Staple recognizes that the foundation for quality of life in any microcosm is the existence of soft but essential infrastructure such as schools and workspaces, the local bathhouse, coffee shops, and even simple vegetable stands. Developing this soft infrastructure allows people to live in a way whereby the local history, culture, land, and climate is reflected in all aspects of daily life. Methods of creating, producing, and consuming goods–and even energy–can all be clearly felt as tied specifically to that place.
Change is constant.Placemaking should leave room for organic change, making things accessible and participatory. Take time to grow close to the land and its community, and envision its future as a team.
Origin Cultivate the land’s diversity and allow its breadth and depth to grow.
Creating a destination-worthy hotel or restaurant has the power to raise the value and recognition of the broader area’s identity.
The addition of a facility that welcomes everyone and serves as ‘the living room of the neighborhood,’ heightens people’s ability to live and work together. This space not only resembles a living room; it also becomes a hub for the 3 types of locals to come together, where camaraderie and a sense of belonging transpires. The depth and breadth of these relationships expands the neighborhood’s capacity for meaningful growth.
Participatory placemaking builds civic pride
As a soft developer, Staple focuses on a neighborhood’s future by considering how it might look in 50 years, rather than relying on previously demonstrated methods visible around the world. The future vision is and the plan for how to get there is developed in conjunction with the various locals of a place over many in depth discussions.
By sharing space and experiences, relationships are formed and a sense of civic pride grows. Over time, new mindsets contribute to a place’s common identity.
Strong civic pride brings vitality to the neighborhood. Staple orchestrates and documents this process in order for it to build awareness and continue to spread further.
The practice and study of regional development on a human scale
Staple’s idea of localization is not insular.
When materials, ingredients, and energy all come from the local environment, not only does the area become resilient, it also becomes known globally for its unique characteristics which cannot be found anywhere else in the world.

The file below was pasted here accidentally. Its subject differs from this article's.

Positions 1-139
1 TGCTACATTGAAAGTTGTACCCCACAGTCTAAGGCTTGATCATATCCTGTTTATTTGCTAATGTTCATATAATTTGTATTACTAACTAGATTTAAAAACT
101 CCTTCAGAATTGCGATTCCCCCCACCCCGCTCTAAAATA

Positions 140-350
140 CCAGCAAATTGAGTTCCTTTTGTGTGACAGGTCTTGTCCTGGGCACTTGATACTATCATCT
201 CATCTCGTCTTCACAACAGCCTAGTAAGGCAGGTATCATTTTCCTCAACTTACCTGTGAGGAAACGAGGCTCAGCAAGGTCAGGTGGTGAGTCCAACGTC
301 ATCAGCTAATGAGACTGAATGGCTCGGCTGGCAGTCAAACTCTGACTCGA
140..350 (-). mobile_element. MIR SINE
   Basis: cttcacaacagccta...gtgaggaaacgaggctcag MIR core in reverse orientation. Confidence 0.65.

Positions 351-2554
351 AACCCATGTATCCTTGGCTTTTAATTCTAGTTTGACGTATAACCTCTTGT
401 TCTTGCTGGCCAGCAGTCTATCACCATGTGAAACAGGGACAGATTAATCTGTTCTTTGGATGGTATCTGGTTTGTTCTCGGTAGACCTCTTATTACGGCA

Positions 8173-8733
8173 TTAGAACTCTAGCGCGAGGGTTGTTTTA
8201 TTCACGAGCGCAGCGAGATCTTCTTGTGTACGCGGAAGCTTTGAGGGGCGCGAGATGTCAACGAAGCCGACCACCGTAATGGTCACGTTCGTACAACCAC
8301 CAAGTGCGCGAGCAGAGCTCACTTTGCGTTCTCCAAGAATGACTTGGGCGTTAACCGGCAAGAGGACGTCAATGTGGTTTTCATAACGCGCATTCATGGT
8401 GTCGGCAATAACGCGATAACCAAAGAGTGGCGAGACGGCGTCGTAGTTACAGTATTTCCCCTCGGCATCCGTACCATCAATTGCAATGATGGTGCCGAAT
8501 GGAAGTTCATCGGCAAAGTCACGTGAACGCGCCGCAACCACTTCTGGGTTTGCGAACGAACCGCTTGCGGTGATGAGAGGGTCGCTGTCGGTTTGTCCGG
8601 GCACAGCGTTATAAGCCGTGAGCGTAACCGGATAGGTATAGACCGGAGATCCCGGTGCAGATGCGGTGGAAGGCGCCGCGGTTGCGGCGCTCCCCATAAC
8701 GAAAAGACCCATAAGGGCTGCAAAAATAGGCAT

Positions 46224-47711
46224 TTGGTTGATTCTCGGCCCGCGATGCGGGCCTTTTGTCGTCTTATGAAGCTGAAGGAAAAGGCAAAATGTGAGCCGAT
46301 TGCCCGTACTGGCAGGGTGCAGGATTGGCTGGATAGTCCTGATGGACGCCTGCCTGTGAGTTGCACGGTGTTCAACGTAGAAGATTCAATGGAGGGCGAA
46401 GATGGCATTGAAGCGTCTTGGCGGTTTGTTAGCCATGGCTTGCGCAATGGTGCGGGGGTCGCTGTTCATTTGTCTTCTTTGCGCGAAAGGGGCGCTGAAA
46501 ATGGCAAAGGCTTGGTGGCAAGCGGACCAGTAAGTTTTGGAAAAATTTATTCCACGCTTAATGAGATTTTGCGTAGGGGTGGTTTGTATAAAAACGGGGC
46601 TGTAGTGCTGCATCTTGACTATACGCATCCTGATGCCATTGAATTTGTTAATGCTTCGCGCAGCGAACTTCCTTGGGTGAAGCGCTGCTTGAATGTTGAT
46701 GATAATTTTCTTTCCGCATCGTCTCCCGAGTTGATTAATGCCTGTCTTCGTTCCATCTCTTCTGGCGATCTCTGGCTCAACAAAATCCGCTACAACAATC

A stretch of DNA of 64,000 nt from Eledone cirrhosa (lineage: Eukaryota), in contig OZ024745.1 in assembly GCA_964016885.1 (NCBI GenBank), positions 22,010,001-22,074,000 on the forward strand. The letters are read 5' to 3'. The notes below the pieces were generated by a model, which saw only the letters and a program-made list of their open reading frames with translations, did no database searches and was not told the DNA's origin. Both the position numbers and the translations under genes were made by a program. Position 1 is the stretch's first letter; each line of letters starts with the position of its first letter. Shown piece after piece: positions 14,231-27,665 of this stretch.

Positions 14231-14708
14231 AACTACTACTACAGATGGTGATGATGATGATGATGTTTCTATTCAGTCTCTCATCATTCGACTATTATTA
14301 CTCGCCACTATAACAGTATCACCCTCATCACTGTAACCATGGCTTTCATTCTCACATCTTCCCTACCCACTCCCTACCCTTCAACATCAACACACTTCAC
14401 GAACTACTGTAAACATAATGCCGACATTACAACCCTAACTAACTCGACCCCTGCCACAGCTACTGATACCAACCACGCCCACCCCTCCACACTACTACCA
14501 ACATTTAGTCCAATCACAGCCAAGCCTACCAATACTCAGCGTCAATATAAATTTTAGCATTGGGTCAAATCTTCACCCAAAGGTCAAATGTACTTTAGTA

Staple aims to connect things locally and globally, creating places with products and services that are highly local while simultaneously being informed by global knowledge.
This approach renews the local sense of belonging and pride while also being open to outside influence and connection with other regions.
The key to maintaining this balance is to engage in constant communication with the local community and to understand the distinct qualities of the area in order to create new and unique places together.
Interact with others. In turn, daily life will take on a new shape. Establishing a place within a neighborhood allows for roots to be laid. As they deepen and spread, we can help shape daily life. This process creates a framework for going forward. The key to this root system’s expansion is daily care and consideration for these places. In turn, they become a part of the neighborhood’s composition, reacting and adapting, growing more specific to that place and community over time. From the soil, the potential for new places and ideas to be realized is increased. More people are inspired in the area and attracted to come there, and the community becomes more tight knit and more diverse at the same time.
|Company name:||Staple Inc.(Formerly Insitu Japan)|
|Representatives||CEO: Yuta Oka
|Number of employees||Headquarters: 14 (including 5 board members)
Staff: 58 (including part-time)
|Founded:||November 5, 2018|
|Capital stock:||28.1 million yen|
|Shareholders:||company members and board members|